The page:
a signal enabling circuit coupled to the functional block, the signal enabling circuit containing circuitry to generate an enable signal based on fuse status information;
a redundant circuit coupled to the signal enabling circuit, the functional block, and the power and clock distribution system, the redundant circuit containing circuitry to replace a faulty circuit in, the functional block; and
a plurality of gating circuits, a gating circuit for each input signal to the redundancy circuit, wherein the gating circuit can stop the propagation of a signal at its input depending upon the value of the enable signal.
21. The IC of claim 20, wherein the signal enabling circuit comprises:
a fuse sensor circuit coupled to the functional block, the fuse sensor circuit to detect the state of fuses in the functional block; and
an enable circuit coupled to the fuse sensor circuit, the enable circuit to generate the enable signal based on the state of the fuses.
22. The IC of claim 20, wherein the gating circuit is coupled to each power signal, clock signal, data signal, and control signal to the redundant circuit.
23. The IC of claim 20, wherein the gating circuit is coupled to each clock signal, data signal and control signal to the redundant circuit.
24. The IC of claim 20, wherein the IC is a memory circuit.
25. The IC of claim 24, wherein the IC is a dynamic random access memory.
Description
TECHNICAL FIELD

The present invention relates generally to a system and method for integrated circuits, and more particularly to a system and method for reducing power consumption in integrated circuits with fuse controlled redundant circuits.

BACKGROUND

As the complexity of integrated circuits (IC) continue to increase the probability of a faulty component occurring in an IC approaches one, the faulty component may require that the IC be discarded. However, the use of redundant circuits, which are located on the IC alongside the normal circuitry of the IC, may permit the replacement of the circuitry containing faulty component. Therefore, the use of the IC may be salvaged. This can increase the IC yield and save the IC manufacturer a considerable amount of money. The redundant circuits can be activated and used in place of the faulty components (and the faulty component deactivated) by blowing fuses (such as electrical fuses (e-fuses) and/or laser-trimmed fuses). The use of fuses to activate redundant circuits and deactivate faulty components is a technique widely used in industry.

Components of an IC may be faulty due to several causes. A first cause may be that the component was not fabricated properly. For example, an imperfection may have been present on the substrate during fabrication or the fabrication procedure itself may be faulty. Improperly fabricated ICs may be discovered during IC testing, prior to packaging. If a faulty component is discovered on an IC during pre-packaging IC testing, the faulty component may be deactivated and a redundant circuit activated to take its place through the blowing of certain fuses, preferably, laser fuses since access to the IC is possible because the IC has yet to be packaged.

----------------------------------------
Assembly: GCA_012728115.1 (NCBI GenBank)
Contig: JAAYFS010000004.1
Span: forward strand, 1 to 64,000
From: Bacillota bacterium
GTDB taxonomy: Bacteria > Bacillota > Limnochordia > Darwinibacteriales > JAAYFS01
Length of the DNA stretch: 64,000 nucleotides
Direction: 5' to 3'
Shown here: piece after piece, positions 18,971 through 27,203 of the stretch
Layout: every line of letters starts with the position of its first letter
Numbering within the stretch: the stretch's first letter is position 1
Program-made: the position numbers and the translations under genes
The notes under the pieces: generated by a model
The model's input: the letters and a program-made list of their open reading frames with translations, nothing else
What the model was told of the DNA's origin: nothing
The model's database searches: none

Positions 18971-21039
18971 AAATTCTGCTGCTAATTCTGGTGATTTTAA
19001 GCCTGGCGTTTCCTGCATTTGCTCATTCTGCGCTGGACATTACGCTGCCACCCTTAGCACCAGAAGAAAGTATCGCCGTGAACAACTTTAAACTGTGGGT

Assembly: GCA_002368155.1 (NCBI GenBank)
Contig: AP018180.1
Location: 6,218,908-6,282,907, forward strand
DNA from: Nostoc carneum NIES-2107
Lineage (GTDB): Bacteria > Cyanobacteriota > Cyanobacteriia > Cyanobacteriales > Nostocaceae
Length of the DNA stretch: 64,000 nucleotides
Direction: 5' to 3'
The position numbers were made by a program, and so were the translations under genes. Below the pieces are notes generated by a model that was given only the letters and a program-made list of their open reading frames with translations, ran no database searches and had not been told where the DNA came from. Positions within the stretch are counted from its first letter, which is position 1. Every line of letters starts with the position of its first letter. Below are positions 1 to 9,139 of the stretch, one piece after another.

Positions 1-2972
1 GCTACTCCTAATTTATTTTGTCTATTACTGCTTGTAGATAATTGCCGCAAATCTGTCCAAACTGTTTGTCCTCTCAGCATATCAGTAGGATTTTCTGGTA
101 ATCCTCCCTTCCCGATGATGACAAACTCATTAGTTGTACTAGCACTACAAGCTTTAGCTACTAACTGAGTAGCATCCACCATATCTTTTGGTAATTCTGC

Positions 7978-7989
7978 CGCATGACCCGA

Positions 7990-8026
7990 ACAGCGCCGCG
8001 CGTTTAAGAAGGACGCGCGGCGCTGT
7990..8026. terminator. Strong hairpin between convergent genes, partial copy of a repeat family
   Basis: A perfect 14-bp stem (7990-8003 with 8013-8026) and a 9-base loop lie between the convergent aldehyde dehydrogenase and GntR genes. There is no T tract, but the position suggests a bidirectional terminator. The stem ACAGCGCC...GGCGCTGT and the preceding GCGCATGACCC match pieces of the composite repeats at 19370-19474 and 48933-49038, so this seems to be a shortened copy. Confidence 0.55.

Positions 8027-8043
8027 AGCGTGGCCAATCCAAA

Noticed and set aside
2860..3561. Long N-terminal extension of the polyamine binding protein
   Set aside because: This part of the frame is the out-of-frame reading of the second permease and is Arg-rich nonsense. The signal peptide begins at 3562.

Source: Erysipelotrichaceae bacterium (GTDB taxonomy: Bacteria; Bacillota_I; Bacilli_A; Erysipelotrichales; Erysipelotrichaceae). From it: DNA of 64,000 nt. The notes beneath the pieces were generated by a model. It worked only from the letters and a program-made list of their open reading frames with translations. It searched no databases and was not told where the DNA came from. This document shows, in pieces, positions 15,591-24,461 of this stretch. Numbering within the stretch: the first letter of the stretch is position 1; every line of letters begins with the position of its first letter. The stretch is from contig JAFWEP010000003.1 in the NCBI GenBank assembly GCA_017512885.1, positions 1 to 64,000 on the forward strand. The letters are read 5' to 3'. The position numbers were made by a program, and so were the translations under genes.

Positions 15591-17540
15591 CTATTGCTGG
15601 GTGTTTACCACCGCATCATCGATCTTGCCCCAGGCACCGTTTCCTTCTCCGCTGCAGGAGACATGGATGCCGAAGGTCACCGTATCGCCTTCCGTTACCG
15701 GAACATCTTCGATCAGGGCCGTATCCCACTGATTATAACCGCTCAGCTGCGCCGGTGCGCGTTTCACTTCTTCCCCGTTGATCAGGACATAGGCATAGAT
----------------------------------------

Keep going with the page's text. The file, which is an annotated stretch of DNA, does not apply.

However, ICs may also be damaged after the pre-packaging IC testing. A second cause of faulty IC components may be that the component may have been damaged during the packaging of the IC. For example, when the die is cut from the wafer, when the wafer is cleaned, when the die is bonded to the packaging, and so forth. ICs that become faulty due to packaging are usually not discovered until post-packaging testing. Since the packaging of an IC can be a considerable amount of the overall cost of manufacturing the IC, simply discarding a faulty IC could be expensive.

A commonly used technique uses additional redundant circuits that can be activated in place of the faulty components discovered in post-packaging IC testing. These additional redundant circuits can be activated through the use of electrical fuses (e-fuses) rather than laser fuses since direct access to the IC is no longer possible. This can permit the use of a packaged IC that would have otherwise been discarded.

A disadvantage of the prior art is that the percentage of ICs that are damaged during packaging can be very small. However, to provide the ability to use those that are damaged, the redundant circuits need to be present in each IC. In order to minimize the complexity of the power and clock distribution system, the redundant circuitry usually shares a common power and clock distribution system with the remainder of the IC. This means that in the vast majority of ICs, the redundant circuitry is being actively clocked and powered although it is not being used. This can increase power consumption of the IC.

SUMMARY OF THE INVENTION

These and other problems are generally solved or circumvented, and technical advantages are generally achieved, by preferred embodiments of the present invention which can be used to reduce power consumption in an integrated circuit (IC) with fuse controlled redundant circuits.

In accordance with a preferred embodiment of the present invention, a method for reducing power consumption in integrated circuits with redundant circuitry, the method comprising determining fuse status information, disabling input signal propagation to the redundant circuitry if the fuses are un-blown, and enabling input signal propagation to the redundant circuitry if at least one of the fuses is in blown.

In accordance with another preferred embodiment of the present invention, a circuit comprising a fuse sensor circuit coupled to a functional block, the fuse sensor circuit to detect the state of fuses in the functional block, and an enable circuit coupled to the fuse sensor circuit, the enable circuit to generate an enable signal based on the state of the fuses.